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Talking To Your Boss About Your Pregnancy

Talking To Your Boss About Your Pregnancy

Here at A Better Balance, we receive calls from all over the country to our free legal clinic from people with questions about how to navigate the workplace while pregnant, and after giving birth. Many workers are unsure how to ask for a change at work when they are worried that a job duty could affect the health of their pregnancy. Here are some pointers for how to bring up your pregnancy in the workplace. (For more information, read our joint fact sheet with WorkLife Law).

First of all, there is no requirement for when you need to tell your employer that you are pregnant. You do not need to bring a note announcing your pregnancy, and it’s up to you if and when to disclose it. That said, if you are covered by the Family and Medical Leave Act (FMLA), you will need to request leave at least 30 days in advance of taking off for childbirth.  You may also need to disclose that you are pregnant in order to request an accommodation, or other kinds of leave.

If you do decide to tell your employer that you’re pregnant, or you need to disclose your pregnancy in order to request an accommodation or maternity leave, it’s good to review your employer’s policies. It is also helpful to assure your employer that you would like to keep working, and that you would like to return to work after you have the baby when you do break the news.

If you find that you need accommodations in order to work through your pregnancy, such as a stool to sit on, a water bottle to stay hydrated, or more frequent restroom and food breaks, it’s helpful, and sometimes required, to get a note from your medical provider explaining your need (though in some places, such as New York City, Minnesota, and Utah, employers cannot require notes for certain accommodation requests).  If you need ideas for accommodations that might help you manage your health needs, you can refer your boss to the Job Accommodation Network for more information. In addition, you can use the dropdown box on pregnantatwork.org, under “Getting Help From Your Healthcare Provider,” and share the advice with your doctor in order to help her write effective notes to accompany your accommodation request.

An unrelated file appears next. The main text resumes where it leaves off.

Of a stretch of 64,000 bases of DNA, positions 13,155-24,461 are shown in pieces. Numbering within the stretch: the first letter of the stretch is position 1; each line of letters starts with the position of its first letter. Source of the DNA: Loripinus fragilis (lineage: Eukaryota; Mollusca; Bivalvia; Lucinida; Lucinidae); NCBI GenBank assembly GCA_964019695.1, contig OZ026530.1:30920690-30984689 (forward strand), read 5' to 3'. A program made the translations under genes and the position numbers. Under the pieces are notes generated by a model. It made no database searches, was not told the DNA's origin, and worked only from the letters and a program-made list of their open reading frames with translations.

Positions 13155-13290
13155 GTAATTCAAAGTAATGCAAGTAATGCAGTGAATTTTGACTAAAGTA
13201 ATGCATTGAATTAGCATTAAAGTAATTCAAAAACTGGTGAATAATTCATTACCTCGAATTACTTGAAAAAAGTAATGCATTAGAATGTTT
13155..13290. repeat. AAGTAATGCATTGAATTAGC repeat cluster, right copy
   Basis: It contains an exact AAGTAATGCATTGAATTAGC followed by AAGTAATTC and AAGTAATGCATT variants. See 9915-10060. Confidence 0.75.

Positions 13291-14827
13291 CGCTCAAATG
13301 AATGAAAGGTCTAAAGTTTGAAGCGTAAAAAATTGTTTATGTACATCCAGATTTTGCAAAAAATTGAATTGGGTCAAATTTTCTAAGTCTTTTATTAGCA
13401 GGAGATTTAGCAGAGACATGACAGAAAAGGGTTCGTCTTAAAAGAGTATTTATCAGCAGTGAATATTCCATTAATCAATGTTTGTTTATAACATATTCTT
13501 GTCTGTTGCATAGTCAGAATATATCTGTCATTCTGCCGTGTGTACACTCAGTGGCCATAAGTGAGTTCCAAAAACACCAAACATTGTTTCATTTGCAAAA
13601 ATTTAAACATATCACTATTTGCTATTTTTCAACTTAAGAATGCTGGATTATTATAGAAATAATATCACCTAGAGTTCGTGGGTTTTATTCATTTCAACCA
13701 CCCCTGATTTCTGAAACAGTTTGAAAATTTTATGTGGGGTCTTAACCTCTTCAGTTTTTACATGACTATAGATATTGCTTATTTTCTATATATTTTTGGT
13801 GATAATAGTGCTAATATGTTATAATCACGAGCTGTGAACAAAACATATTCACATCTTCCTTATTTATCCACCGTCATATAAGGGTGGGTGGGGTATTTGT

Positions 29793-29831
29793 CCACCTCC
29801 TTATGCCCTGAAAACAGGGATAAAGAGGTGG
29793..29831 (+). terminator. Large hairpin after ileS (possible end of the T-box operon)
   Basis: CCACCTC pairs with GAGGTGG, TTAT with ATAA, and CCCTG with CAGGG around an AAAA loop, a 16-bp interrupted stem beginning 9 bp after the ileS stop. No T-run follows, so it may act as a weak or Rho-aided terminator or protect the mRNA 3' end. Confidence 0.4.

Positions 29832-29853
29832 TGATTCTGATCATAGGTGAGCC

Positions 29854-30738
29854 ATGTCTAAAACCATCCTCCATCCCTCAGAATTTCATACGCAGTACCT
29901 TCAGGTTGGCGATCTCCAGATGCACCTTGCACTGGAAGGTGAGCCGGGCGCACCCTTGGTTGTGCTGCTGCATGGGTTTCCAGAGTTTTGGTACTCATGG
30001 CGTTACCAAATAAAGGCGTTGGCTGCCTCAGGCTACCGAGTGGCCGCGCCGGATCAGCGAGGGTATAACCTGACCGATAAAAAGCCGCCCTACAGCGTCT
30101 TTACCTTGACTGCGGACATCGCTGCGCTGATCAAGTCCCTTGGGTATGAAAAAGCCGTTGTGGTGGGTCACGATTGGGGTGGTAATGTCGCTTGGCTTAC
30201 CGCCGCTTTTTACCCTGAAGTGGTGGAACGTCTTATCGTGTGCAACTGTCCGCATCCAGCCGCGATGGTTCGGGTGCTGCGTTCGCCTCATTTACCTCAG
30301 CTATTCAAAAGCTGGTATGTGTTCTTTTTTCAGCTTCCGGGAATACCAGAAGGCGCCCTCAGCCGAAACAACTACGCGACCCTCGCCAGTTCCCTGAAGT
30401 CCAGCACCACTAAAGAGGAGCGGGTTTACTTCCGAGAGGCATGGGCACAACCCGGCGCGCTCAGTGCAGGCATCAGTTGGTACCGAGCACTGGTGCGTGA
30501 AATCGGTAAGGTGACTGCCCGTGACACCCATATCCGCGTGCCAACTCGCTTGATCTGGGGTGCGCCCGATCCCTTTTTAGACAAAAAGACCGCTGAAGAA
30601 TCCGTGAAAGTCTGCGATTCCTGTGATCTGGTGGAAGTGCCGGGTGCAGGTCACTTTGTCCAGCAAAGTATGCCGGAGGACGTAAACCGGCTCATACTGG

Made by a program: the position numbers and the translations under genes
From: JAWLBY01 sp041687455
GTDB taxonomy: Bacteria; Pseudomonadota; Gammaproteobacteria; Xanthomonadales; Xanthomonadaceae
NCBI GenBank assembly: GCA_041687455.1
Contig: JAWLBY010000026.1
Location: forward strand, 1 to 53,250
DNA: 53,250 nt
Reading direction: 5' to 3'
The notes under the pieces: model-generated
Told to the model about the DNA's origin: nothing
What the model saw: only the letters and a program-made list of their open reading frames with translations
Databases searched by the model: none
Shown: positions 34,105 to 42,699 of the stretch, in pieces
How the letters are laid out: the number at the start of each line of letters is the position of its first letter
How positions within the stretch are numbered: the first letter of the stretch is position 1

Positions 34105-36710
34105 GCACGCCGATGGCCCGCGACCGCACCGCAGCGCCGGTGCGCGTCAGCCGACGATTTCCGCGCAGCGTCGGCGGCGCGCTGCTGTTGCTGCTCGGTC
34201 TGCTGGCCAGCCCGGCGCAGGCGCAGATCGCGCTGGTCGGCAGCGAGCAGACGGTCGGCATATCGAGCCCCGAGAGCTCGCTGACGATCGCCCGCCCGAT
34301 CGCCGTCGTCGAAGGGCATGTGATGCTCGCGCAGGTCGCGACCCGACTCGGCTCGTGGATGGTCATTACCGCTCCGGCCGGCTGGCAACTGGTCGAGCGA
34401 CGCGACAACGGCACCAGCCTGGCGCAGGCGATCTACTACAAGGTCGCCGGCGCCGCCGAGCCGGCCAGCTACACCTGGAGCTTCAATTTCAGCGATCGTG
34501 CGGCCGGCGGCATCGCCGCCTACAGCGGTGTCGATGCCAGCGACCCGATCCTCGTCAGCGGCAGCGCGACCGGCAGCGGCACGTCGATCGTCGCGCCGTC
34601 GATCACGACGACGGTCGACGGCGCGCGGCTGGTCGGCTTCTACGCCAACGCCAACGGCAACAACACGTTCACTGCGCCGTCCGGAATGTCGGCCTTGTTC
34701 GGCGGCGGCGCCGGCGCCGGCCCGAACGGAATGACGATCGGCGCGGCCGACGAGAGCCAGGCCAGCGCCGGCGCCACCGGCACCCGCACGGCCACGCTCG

The process for requesting an accommodation can be different depending on where you work. Some states and cities have laws that specifically require employers to accommodate pregnant workers. In areas of the country that do not have those laws, workers instead must rely on a patchwork of other laws for support.  Visit babygate.abetterbalance.org for state-by-state information to find out the process for requesting an accommodation in your specific area.

Keep in mind that a conversation about accommodations should be a two-way street—your boss must engage with you.  Make sure to get exchanges with your boss about your pregnancy-related needs in writing when possible, and feel free to send a follow-up email in order to keep a record.

Lastly, remember that unfair treatment based on pregnancy (such as firing you or cutting your hours upon learning that you are pregnant) is illegal. If you experience unfair treatment in the workplace or if you have questions about the information in this blog post, you can call our free legal clinic at 212-430-5982 (615-915-2417 for our Southern Office) for assistance.

Please note that these laws are complex and this post is not intended to provide legal advice.  Please consult with a local attorney or call our free legal clinic if you have questions about your rights.

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